Welcome to the 2021-22 season review and 2022-23 season preview player-by-player! In this, and other articles, I’ll be, well, reviewing the Edmonton Oilers 2021-22 season and previewing the 2022-23 season. You can read about the analytics behind my analysis here.
Tyson Barrie‘s time in Edmonton could very well be up, but it’s not on him — it’s his contract.
With two more years left on a deal paying him an AAV of $4.5-million and the emergence of Evan Bouchard, his services on the third pairing are, well… pricy. Barrie had a great season with the Oilers in 2020-21 scoring eight goals and 48 points in 56 games, and his one-year, prove-it deal earned him a new three-year pact.
This past season, Barrie held up his end of the bargain. He quarterbacked the Oilers’ powerplay and in 73 games, put up seven goals and 41 points. He had a rocky start to the year, but when the Oilers brought in Brett Kulak to play alongside him on the third pair, his game really settled down.
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It was a great sign to see, and truth be told helped the Oilers mightily in a great playoff run.

The analytics

TOI
G – A – P
CF
CA
CF%
SCF
SCA
SCF%
GF
GA
GF%
xGF
xGA
xGF%
PDO
Individual
1100:01
4-13-17
1043
1028
50.36
501
507
49.70
54
46
54
46.09
47
49.51
102.0
Per/60
15:04/gp
.22-.71-.93
56.89
56.07
27.33
27.65
2.95
2.51
2.51
2.56
Per/60, RelTm%
-3.75
2.73
-2.84
-1.41
-.69
-.64
.37
-.32
6.27
-.26
.06
-3.02
There’s not a ton to like from Barrie’s underlying numbers this season. He scored at a good pace as did the Oilers with him on the ice, but the majority of his analytics fellow below team average.
His PDO of 102 could show why his on-ice goal-scoring rate was a bit stronger, but as a whole there’s not a ton to like, or even dislike for that matter. Sometimes having average numbers is a good thing.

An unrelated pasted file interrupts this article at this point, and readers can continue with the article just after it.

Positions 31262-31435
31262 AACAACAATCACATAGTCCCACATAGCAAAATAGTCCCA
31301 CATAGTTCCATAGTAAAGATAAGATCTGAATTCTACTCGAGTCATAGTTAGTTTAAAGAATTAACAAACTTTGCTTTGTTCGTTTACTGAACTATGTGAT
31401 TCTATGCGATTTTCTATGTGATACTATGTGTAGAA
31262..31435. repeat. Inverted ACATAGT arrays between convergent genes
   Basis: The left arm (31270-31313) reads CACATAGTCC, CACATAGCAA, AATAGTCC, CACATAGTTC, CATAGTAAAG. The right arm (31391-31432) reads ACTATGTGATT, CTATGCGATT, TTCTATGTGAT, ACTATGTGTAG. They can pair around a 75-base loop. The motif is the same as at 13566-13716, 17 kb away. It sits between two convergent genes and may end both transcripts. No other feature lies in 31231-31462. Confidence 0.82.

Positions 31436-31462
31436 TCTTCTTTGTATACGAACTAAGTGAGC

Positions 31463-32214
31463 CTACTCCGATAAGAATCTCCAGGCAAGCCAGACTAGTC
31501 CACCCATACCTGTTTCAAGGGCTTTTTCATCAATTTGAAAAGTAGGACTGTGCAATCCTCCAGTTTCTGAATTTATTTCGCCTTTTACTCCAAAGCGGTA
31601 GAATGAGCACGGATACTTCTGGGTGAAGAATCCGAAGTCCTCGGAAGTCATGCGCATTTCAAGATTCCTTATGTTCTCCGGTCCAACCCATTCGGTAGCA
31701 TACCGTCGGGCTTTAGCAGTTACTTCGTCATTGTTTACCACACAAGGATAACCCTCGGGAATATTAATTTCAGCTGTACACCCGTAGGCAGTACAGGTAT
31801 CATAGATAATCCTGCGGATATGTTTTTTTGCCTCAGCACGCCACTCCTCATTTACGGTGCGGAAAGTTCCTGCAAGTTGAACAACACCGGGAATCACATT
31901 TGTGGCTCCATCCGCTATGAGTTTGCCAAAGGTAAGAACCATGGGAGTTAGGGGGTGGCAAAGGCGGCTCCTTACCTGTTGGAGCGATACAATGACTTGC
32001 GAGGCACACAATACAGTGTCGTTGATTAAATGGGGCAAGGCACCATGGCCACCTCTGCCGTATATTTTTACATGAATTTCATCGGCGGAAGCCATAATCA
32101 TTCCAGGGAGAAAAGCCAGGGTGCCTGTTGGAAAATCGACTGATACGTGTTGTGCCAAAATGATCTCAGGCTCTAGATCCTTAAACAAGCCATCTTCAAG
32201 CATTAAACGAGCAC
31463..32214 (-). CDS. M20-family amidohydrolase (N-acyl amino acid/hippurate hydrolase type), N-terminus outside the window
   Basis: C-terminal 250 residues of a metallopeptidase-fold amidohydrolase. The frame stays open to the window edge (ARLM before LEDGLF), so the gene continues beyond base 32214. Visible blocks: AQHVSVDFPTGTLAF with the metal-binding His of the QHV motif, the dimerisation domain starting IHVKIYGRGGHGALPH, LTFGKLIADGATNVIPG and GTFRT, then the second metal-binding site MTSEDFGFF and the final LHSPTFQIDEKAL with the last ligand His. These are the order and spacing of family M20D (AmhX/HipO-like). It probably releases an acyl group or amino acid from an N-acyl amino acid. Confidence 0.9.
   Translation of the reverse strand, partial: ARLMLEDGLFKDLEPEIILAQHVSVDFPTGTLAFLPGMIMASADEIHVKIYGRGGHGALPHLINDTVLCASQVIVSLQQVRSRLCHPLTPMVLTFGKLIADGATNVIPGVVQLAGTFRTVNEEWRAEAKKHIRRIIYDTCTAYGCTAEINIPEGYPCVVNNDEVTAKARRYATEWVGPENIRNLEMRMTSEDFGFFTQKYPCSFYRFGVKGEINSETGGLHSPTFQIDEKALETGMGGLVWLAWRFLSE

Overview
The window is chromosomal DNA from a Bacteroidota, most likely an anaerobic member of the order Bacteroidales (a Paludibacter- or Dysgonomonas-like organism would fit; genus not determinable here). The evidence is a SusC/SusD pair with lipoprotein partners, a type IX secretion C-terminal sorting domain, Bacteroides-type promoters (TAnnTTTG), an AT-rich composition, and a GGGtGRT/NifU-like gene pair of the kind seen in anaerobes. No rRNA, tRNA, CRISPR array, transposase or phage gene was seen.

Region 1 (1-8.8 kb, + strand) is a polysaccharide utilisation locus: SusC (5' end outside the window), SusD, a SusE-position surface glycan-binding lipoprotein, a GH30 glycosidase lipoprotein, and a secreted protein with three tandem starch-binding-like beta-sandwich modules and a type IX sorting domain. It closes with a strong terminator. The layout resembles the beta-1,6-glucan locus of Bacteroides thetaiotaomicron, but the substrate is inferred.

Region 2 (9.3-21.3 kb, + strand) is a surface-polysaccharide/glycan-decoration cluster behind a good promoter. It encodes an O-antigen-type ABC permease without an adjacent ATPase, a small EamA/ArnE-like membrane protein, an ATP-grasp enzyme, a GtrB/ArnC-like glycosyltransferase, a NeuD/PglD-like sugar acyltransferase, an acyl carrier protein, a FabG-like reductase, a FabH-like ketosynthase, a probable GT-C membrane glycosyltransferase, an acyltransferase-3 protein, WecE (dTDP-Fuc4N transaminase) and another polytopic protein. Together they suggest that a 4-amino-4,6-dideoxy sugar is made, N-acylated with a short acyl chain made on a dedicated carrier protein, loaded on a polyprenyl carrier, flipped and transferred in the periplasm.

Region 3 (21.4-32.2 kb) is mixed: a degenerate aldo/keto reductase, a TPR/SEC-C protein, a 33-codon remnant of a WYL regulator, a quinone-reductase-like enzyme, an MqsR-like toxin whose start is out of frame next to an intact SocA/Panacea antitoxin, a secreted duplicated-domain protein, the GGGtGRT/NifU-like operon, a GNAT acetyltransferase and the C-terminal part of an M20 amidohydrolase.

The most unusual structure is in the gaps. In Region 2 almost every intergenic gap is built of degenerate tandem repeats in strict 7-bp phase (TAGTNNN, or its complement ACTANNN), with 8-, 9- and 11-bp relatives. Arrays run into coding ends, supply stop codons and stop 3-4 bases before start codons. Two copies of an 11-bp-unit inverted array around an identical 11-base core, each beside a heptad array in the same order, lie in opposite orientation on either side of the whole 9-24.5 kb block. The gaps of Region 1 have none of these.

Despite that, his isolated impact charts are… not promising. There’s lot of value in his ability on the powerplay where he provides offence at a five percent rate above league average, but in terms of even-strength play, Barrie is negative in both ends of the ice.
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These chart numbers aren’t a major surprise and they are in line with what we’ve seen over the course of his career. At the end of the day, he is what he is: a powerplay specialist who can help move the puck up the ice at 5×5.

Looking ahead…

It was interesting to see Jason Gregor note in his Monday Musings yesterday that the Oilers might keep Barrie around, should Duncan Keith opt to retire.
I still think moving on from Barrie might be the Oilers’ best course of action, because the team will need to bring back Brett Kulak to play on the left side. Kulak is well-deserving of a Ceci-esque deal.
Barrie is what he is at this point in his career, as I mentioned above, and Evan Bouchard is a guy who is ready to step into the powerplay quarterback role as soon as next year.
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I’d be comfortable with Barrie on the third pair, but that’s about it. In terms of a trade, the Oilers would likely be able to get draft picks back. Would a team like Seattle, who has four second-round picks, be willing to give up one?

Zach Laing is the Nation Network’s news director and senior columnist. He can be followed on Twitter at @zjlaing, or reached by email at [email protected]

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